A Permabear's Dilemma As Market Top Draws Near

October 1, 2019

Readers rightfully took me to task last week for putting out two headlines that appeared to at least mildly contradict one other and which taken together could only have left one wanting more clarity. The first said Don’t Load Up on Puts Quite Yet;  the second, There’s Still Time to Load Up on Puts.  So which is it? Do we get short here, or not? Well, the answer, like the market itself, is more art than science and for me reduces to this: The bull’s ten-year rampage has at least a little farther to go, but it can’t hurt to nibble on put options now, just in case. Thus was your editor a buyer of DIA October 4 265 put options on Friday after pondering the chart above. It is one that I’d shared with you earlier but which I put aside in favor of an AAPL chart that looked more bullish.  It still does, and it leaves me quite confident that shares of Apple, a key bellwether for the bull market, are very likely to rise from a current 219 to at least 242 before the fat lady sings. That would equate to a rally of about 10 percent, which, if it occurs, would imply that the broad averages will remain buoyant at least until then.

Formidable Wall of Worry

Like many of you, I’m convinced stocks are a bad risk at these levels. Indeed, it is not difficult to reel off a list of good reasons why a bear market should already have begun. September is historically the market’s worst month, and this year there were plenty of things to worry about when it commenced. For one, Europe is well into a recession that threatens to be bottomless. At the same time, China’s growth has contracted sharply. The trade war has dramatically slowed the global economy and smothered capital investment everywhere. U.S. manufacturing output has begun to drop, accompanied recently by a steep plunge in consumer confidence.  Of even greater concern is that consumer spending itself, the main engine of U.S. prosperity, has started to weaken. Unsold automobiles from 2019 are piling up on the lots and the crucial housing sector is in an apparent dead-cat bounce, spurred by desperate Fed maneuvering. The central bank is struggling increasingly to hold a potentially catastrophic deflation at bay, unable to prop up even crude oil’s price. Sobriety has returned to the IPO market with a vengeance, forcing WeWork’s greedy handlers to abort a deal tied to a $50 billion valuation when it got marked down to $15-billion-or-less. Perhaps most significantly of all, the corporate money freed up by Trump’s tax cuts has been spent after having pumped almost two trillion dollars into share buybacks over the last two years.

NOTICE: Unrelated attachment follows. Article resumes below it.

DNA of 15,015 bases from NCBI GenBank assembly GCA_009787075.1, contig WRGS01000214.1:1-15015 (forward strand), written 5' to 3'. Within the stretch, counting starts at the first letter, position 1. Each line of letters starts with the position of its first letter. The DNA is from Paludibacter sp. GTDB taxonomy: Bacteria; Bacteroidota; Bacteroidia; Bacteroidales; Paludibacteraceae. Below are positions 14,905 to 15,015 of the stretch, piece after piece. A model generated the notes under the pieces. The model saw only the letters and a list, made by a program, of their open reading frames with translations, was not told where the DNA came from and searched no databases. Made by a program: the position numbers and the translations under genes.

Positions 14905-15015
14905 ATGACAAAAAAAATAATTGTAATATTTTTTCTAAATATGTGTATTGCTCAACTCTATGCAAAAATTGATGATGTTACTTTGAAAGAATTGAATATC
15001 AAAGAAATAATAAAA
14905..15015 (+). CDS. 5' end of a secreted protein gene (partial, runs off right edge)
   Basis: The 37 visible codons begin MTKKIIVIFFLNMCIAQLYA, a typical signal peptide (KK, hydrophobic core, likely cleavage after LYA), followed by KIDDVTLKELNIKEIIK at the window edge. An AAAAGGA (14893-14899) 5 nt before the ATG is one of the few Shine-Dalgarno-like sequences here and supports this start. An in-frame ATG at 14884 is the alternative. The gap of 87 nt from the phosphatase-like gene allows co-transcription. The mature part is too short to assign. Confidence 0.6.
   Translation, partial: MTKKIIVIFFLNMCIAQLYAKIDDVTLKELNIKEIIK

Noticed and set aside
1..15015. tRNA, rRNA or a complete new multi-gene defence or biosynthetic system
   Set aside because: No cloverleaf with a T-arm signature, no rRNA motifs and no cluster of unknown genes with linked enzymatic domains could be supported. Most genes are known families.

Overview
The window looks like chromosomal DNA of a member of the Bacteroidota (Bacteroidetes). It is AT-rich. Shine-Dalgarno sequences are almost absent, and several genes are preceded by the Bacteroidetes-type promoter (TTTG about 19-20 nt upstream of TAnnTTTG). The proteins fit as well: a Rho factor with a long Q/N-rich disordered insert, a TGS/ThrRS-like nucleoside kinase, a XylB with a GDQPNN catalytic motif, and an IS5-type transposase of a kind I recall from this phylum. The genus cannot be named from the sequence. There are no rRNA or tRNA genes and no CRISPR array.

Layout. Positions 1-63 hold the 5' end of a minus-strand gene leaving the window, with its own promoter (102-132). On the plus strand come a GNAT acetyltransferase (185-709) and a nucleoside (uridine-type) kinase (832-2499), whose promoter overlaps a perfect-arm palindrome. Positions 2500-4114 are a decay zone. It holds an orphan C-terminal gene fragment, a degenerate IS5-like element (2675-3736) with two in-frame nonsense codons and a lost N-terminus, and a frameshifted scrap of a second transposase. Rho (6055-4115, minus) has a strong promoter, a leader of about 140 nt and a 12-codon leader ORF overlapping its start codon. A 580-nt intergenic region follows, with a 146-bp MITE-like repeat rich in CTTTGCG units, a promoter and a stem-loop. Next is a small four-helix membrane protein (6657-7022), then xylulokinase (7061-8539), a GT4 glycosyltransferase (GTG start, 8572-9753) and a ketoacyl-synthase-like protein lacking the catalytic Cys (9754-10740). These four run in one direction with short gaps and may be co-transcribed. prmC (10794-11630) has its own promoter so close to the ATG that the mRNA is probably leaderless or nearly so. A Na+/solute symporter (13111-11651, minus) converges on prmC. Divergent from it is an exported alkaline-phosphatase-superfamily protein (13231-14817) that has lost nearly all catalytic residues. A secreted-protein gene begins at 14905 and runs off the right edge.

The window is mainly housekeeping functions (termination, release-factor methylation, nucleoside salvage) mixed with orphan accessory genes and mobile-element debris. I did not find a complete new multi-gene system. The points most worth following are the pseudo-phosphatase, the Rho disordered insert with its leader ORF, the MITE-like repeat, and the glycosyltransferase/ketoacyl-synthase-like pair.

Party Is Over

On the evidence, only an idiot could doubt the party is over. And yet, U.S. stocks have been frolicking in record territory since early July, detached not only from such concerns, but from reality. In the meantime, trying to predict exactly when a decade of easy-money madness will end is a fool’s errand. Despite this, for most professional forecasters the challenge is too tempting to pass up. Gurus have technical tools that supposedly can help us put this nearly impossible feat within reach. In truth, we are no better at it than you and possess no special knowledge that would give us an edge. Like you, and considering the recessionary drift of the global economy, we regard the stock market at these levels as nothing short of terrifying. A few hundred dollars invested in put options from time to time is not likely to produce big profits, if any, but it can help one sleep a little easier.

www.RickAckerman.com

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